Mortgage lending leap fuels housing market debate
UK mortgage lending in April was 36% higher than a year ago, a lenders' group says, as a major bank moves to cool the housing market in London.
Gross lending was up 8% compared with March to an estimated total of £16.6bn, according to the Council of Mortgage Lenders (CML).
The figures come shortly after Lloyds Banking Group said it would limit lending for higher-value homes.
The data includes the first week of implementation of new mortgage rules.
The regulations, introduced by the City watchdog - the Financial Conduct Authority (FCA), came into force fully on 26 April but some lenders were already applying the new rules. They ensure that lenders conduct a full affordability check on mortgage applicants.
The extra time required for lending assessments was expected to slow down the mortgage market, and there have been falls in the number of mortgage approvals in recent months.
Although total lending rebounded April, to the highest level for any April since 2008, the CML said it was too early to be accurate about the effect the new rules would have.
"The implementation of the Mortgage Market Review [rules] from late April has made it a little harder to interpret recent data. As we have pointed out previously, there may be some disruption to the monthly pattern of activity while MMR procedures bed down," said CML chief economist Bob Pannell.
The latest CML data records mortgages that have actually been advanced, rather than just approved. The effect on those applying when the new rules are in full flow will not be seen in these figures for a few months.
Total mortgage lending remains well below pre-crisis levels. The number of homes sold per month are also well below the pre-crisis peak. In April, 94,960 homes were sold in the UK, according to HM Revenue and Customs (HMRC). This was up from 72,180 in April 2013, but much lower than the 126,450 homes sold in April 2007.
However, various consumer groups, politicians and commentators have called for the housing market to be cooled. The latest data from the Office for National Statistics showed an annual house price rise in the UK of 8%, including a 17% rise in London.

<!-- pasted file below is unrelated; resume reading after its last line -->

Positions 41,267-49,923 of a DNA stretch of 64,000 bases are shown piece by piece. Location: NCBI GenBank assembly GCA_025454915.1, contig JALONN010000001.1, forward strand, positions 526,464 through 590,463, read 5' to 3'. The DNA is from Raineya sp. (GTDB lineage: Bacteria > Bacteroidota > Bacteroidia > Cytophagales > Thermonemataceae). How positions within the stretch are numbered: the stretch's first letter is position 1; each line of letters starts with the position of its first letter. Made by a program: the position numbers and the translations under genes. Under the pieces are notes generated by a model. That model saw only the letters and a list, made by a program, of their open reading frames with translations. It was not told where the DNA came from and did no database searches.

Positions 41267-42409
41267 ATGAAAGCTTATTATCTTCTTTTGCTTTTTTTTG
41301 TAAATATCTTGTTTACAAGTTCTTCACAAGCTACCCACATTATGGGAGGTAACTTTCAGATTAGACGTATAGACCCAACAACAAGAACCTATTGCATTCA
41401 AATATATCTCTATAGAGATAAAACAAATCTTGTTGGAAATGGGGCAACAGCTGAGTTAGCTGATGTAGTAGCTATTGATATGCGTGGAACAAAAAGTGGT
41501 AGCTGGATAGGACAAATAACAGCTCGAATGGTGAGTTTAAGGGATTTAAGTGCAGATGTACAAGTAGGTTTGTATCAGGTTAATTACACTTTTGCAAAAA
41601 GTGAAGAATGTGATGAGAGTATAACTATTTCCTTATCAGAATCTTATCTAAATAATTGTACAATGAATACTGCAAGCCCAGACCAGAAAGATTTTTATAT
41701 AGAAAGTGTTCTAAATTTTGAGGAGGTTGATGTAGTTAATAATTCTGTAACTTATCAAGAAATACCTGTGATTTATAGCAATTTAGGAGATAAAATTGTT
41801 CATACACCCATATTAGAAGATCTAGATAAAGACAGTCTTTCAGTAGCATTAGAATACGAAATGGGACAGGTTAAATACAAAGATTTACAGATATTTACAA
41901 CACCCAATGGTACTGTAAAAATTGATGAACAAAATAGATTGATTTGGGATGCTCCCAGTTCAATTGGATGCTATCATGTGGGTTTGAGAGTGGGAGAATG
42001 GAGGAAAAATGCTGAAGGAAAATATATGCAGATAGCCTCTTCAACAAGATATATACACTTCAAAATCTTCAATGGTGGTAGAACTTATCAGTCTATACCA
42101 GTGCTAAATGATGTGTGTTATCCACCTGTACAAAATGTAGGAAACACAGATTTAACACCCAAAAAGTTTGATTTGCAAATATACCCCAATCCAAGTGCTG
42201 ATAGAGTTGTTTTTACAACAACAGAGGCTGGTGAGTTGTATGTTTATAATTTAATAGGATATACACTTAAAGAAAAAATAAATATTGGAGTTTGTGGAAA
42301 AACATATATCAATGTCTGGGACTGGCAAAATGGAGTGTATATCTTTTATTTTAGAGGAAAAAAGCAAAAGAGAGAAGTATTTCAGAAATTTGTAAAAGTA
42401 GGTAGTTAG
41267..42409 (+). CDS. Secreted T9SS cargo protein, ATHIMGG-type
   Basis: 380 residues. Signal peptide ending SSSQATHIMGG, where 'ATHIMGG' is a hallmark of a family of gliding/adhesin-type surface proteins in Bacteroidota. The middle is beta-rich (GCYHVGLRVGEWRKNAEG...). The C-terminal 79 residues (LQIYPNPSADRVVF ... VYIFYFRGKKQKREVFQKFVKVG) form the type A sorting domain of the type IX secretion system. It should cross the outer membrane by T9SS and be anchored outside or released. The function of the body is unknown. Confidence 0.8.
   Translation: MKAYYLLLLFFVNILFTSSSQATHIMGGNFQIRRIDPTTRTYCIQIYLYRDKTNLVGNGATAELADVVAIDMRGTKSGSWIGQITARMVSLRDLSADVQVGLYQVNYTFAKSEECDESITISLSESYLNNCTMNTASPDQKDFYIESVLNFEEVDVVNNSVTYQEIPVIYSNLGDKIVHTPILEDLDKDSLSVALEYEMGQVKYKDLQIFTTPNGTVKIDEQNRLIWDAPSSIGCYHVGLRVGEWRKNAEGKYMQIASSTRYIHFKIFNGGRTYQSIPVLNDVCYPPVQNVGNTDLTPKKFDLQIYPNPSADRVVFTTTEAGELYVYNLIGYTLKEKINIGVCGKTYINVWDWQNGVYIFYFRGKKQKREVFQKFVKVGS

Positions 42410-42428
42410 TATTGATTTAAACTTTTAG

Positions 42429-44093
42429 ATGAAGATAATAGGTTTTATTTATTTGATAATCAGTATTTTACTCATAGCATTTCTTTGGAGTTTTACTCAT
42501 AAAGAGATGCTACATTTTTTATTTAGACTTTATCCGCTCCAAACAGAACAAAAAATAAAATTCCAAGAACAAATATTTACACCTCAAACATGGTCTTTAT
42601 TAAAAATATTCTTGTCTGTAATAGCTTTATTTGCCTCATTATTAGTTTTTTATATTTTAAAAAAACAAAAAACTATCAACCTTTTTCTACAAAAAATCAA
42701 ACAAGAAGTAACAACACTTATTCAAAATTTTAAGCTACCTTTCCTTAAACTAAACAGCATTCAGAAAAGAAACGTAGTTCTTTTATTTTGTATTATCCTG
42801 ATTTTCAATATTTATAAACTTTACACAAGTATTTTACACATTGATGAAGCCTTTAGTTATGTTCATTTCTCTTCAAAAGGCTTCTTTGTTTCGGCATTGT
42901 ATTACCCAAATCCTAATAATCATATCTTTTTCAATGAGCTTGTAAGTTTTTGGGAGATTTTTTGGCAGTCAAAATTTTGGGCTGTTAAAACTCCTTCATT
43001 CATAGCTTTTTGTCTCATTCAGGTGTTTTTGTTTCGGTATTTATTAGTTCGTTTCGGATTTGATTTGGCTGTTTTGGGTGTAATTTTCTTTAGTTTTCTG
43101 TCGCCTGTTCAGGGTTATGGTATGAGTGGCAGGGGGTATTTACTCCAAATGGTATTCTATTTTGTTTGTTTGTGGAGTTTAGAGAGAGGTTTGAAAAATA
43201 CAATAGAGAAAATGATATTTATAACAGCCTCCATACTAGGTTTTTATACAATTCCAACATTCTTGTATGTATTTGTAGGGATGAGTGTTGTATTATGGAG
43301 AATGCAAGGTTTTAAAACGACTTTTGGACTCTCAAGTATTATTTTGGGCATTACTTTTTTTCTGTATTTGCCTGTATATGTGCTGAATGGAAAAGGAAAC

On Tuesday, Lloyds Banking Group said it would limit mortgage lending to four times income for loans worth more than £500,000, in order to address "specific inflationary pressures in the London housing market".
The average property price in London is £459,000, according to the latest figures from the Office for National Statistics.
The move, primarily for new borrowers but also to those taking out additional borrowing or those remortgaging to move, applies to lending through Halifax, Lloyds Bank, Bank of Scotland and Scottish Widows Bank.
The question now is whether this will be matched by other lenders, or give others the chance to make a land grab for this custom. Lloyds expects the policy change to affect around 8% of its lending in London.
Ray Boulger, of mortgage broker John Charcol, said the move may well pressure other lenders to follow suit.
As yet, none have done so. HSBC and Santander said that affordability, rather than income multiples, was the deciding factor when making a decision. TSB, run separately from the Lloyds stable, said it was not considering following Lloyds' move at this stage.
Barclays also said that affordability was the "most important factor".
"On income multiples, Barclays will lend up to 5.5 times income in certain scenarios but this will depend on a number of factors such as level of deposit, income levels and the amount of debt a customer might have," a Barclays spokesman said.
Aaron Strutt, of Trinity Financial mortgage brokers, said: "Lloyds is such a huge lender that there will be a void to fill, particularly as they have been keen to offer bigger mortgages for quite some time. Some of the other banks will see this as an opportunity to lend more money."
He said many lenders were offering mortgages over £500,000 and, providing the borrower met affordability criteria, they would offer up to five times income.
Applying the brakes
The CML is expecting the Bank of England to step in soon and change the territory for all lenders.
"The Bank of England has signalled that macro-prudential measures to limit the housing market upturn are likely in the near future, and possibly in the very near future," Mr Pannell said.
"Forthcoming measures will, in our estimation, be careful, calibrated, and proportionate, and designed to reinforce prudent affordability checks, rather than to apply the brakes to the housing market in a more dramatic fashion."